What if you are the custodial parent?
If you are the custodial parent, the court will consider if the move is truly necessary. A necessary or “good faith” move might be based on getting a new or better job, moving closer to family who will help you with childcare, continuing your education or moving to a place with a more affordable cost of living. Courts will also look at the emotional and educational impact that the move will have on the child.
What if you are the non-custodial parent?
Non-custodial parents can challenge a move. However, the court will look at additional things in order to make a decision. These factors include how often the non-custodial parent saw their child or if they had basically become an absent parent in their child’s life.
Other concerns related to relocation with a child after divorce
The court will also consider a variety of other factors when making the decision regarding the relocation. These include:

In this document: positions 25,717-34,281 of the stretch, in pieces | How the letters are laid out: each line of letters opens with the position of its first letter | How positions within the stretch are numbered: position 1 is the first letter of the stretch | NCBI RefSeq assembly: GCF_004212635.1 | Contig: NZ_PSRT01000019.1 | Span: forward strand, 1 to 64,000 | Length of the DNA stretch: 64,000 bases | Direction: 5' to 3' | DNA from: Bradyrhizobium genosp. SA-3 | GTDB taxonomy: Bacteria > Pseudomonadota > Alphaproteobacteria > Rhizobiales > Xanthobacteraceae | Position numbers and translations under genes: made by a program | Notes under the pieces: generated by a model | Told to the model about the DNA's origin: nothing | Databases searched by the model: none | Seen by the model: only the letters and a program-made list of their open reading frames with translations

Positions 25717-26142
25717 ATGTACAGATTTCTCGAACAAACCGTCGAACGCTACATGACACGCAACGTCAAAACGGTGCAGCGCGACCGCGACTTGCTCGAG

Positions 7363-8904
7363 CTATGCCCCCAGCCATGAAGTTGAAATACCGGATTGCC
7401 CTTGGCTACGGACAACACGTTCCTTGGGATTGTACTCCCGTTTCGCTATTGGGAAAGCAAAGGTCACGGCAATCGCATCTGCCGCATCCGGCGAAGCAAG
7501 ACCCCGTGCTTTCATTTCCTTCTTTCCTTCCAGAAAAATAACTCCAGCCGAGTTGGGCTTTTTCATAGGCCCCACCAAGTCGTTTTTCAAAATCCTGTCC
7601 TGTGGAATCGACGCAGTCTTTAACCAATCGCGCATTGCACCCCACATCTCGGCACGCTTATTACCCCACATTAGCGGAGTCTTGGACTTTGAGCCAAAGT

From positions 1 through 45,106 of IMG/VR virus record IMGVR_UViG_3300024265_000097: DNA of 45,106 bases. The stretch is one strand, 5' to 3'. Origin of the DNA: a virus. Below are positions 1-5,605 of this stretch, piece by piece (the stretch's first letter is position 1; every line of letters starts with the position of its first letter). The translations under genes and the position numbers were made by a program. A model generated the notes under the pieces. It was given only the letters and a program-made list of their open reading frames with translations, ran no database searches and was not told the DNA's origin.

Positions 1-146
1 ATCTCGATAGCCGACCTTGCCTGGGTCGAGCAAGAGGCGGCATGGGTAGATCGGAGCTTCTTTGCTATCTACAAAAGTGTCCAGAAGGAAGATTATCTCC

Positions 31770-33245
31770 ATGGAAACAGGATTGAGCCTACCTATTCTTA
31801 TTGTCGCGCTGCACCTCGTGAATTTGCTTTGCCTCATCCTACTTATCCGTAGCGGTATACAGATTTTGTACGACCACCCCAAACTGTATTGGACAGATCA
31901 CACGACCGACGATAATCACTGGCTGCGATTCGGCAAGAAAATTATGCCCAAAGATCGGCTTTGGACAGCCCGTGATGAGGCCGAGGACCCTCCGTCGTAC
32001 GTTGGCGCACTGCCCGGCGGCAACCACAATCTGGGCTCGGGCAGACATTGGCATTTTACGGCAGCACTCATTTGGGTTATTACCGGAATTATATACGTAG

- How far the parent will be relocating with the child
- If the relocation is truly in the best interest of the child
- If the non-custodial parent has given consent
- If there was a clause addressing relocation in the original divorce and child custody order
Additionally, when relocating, there might be modifications as to who will pay for the additional costs for visitation. In some states, the costs are split; in others, the relocating parent will be expected to pay.
Each state has different rules and regulations for relocating with a child after a divorce. Since following the correct procedure is important, you might choose to speak with a family law lawyer to guide you during the process.